While Pakistan Prime Minister Imran Khan struts about crying “Kashmir” to the world and engages in grandiose moves like mediating in the Middle East crisis, he and his ministers are increasingly being lampooned at home as incompetent entertainers, unable to deliver … writes Dr Sakariya Kareem
Prime Minister Imran Khan is constantly playing the populist game, blaming the opposition and trying hard to curb his critics all-around, his pitch about economic recovery and even well-being (the latest being at Davos where he invited global investors) is coming to nought with rising prices, falling exports and rising imports. But there is entertainment from things said and done that are bizarre for any government, anywhere.
Resort to occult is a change that has re-surfaced after 17 months in office. Khan married a third time to secure blessings from Bushra Bibi who practices occult that Khan himself subscribes to. One may recall the charges levelled in a book by his divorced second wife, Reham Khan, about these beliefs and actions dictated by the occult.
Khan’s ministers are now taking the cue from the boss. “We seem to be witnessing a new phenomenon in Pakistani politics — a dangerous confluence of populism and occultism,” writer Zahid Husain writes in the Dawn.
Khan’s populist bug that brought him to power has bitten many of his ministers who say and do things in and out of parliament that can only anger the public. Many are talking out-of-turn, on issues not under their ministerial charge. Khan has not taken a single minister to task – he cannot, probably, hence heading of a weak coalition and himself not averse to make bizarre claims.
Take the case of, his information minister Fawad Chaudhry who says things that are most politically incorrect. He self-admitted to getting into fisticuffs with a TV anchor and although he was himself one before joining politics, blamed it on media freedom that he wanted to be curbed.
Khan’s railway minister Sheikh Rasheed is forever haranguing others and saying bizarre things. At the height of wheat and wheat flour shortage last week, he claimed that shortage was caused because “people eat more Rotis during November-December. Opposition members said it was “a cruel joke” on the public when a Naan sold at Rs 40 to 60, becoming out of the reach of the poorer classes.
Another ‘gem’ is Faisal Vawda, placed in charge of labour and employment despite his public appearances that cause mirth and entertainment for the public and dismay to the government. He promised creating of millions of jobs that would require Pakistan to import labour. “The country is still waiting for that miracle to happen,” Hussain laments.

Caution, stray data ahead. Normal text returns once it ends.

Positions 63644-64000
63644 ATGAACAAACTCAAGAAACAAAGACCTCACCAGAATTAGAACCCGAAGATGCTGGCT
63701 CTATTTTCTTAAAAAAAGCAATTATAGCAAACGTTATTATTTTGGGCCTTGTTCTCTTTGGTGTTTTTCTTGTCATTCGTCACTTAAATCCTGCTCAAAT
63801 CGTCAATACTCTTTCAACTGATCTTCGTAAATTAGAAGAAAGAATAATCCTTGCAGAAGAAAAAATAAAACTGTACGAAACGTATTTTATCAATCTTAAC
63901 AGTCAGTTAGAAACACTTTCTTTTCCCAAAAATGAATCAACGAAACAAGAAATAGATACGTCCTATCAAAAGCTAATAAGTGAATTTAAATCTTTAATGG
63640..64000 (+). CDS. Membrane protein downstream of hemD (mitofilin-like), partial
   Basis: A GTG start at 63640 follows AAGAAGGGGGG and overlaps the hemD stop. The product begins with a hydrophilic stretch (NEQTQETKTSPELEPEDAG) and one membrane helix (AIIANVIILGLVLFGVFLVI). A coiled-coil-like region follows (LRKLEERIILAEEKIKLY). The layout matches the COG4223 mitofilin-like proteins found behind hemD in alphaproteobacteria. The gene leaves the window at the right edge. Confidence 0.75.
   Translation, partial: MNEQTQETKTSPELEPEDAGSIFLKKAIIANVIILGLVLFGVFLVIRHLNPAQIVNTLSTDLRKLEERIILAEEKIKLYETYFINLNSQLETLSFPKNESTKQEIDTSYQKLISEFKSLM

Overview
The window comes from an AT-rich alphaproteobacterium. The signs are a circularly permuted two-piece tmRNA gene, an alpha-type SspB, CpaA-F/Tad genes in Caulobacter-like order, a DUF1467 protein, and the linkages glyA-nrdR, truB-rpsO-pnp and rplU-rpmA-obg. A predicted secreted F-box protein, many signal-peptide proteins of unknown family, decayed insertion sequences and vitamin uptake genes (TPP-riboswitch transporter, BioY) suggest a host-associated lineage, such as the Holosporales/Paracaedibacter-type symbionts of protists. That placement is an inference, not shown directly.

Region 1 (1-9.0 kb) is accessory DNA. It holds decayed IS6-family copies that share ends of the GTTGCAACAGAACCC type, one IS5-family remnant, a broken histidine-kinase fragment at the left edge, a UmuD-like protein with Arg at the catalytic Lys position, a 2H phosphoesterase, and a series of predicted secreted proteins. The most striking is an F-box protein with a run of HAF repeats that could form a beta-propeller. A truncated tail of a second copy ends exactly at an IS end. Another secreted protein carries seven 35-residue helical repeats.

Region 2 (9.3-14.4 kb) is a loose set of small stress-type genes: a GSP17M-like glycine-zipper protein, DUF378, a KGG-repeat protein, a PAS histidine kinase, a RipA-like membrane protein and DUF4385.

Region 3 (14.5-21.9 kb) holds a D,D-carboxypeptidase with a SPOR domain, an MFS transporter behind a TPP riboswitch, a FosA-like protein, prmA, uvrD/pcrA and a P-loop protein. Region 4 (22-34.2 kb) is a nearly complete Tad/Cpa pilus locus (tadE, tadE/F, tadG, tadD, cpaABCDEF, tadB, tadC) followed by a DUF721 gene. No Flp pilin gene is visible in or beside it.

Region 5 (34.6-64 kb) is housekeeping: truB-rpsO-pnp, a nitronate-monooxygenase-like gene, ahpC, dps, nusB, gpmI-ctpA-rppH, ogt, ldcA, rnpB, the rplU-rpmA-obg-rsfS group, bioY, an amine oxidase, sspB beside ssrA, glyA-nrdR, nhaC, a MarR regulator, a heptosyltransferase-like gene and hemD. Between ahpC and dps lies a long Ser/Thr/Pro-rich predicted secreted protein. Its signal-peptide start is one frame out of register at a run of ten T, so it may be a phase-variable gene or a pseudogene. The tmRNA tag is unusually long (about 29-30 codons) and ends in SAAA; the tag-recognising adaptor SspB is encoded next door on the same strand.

The minister in charge of narcotics, Shehryar Afridi recently claimed, offering no evidence, that 75 per cent of female students and 45pc male students in the capital city used drugs including crystal meth and ice. The man has a reputation for sexist utterances and chose to damn the women students.
Similarly, Ali Amin Gandapur, in charge of Kashmir affairs, does not talk about his portfolio that is, in any case, run from the Prime Minister’s Office. So he came up recently with a claim that “if someone is benefiting from rising prices then it is our farmers, they are the ones growing the tomatoes.” He has no idea of the plight of the farmers who lose out to the middle-men.
Also being run from the PMO is the entire Punjab. Chief Minister Usman Buzdar is said to be without any powers. Khan is either unaware of it, or holds on to Buzdar because of “hidden powers” behind the chief minister, an euphymism for the army that seeks to control Punjab’s affairs.
With the army holding the remote control, “the affairs of the country’s biggest province are now run by the Prime Minister’s Secretariat through the provincial chief secretary and the inspector general of police,” Hussain writes.
The Khan Government is angry with media that treats such entertaining events for they are worth, painting the government in dim light. The curbs on the media are applied for things political and when the army demands, on things military. But who can help the government when its own ministers provide the ‘masala’ for entertainment?
“Given the shifting sands of Pakistani politics, nothing can be ruled out. These are the perils of populism. But things become more complicated when this is mixed with occultist tendencies,” Husain writes.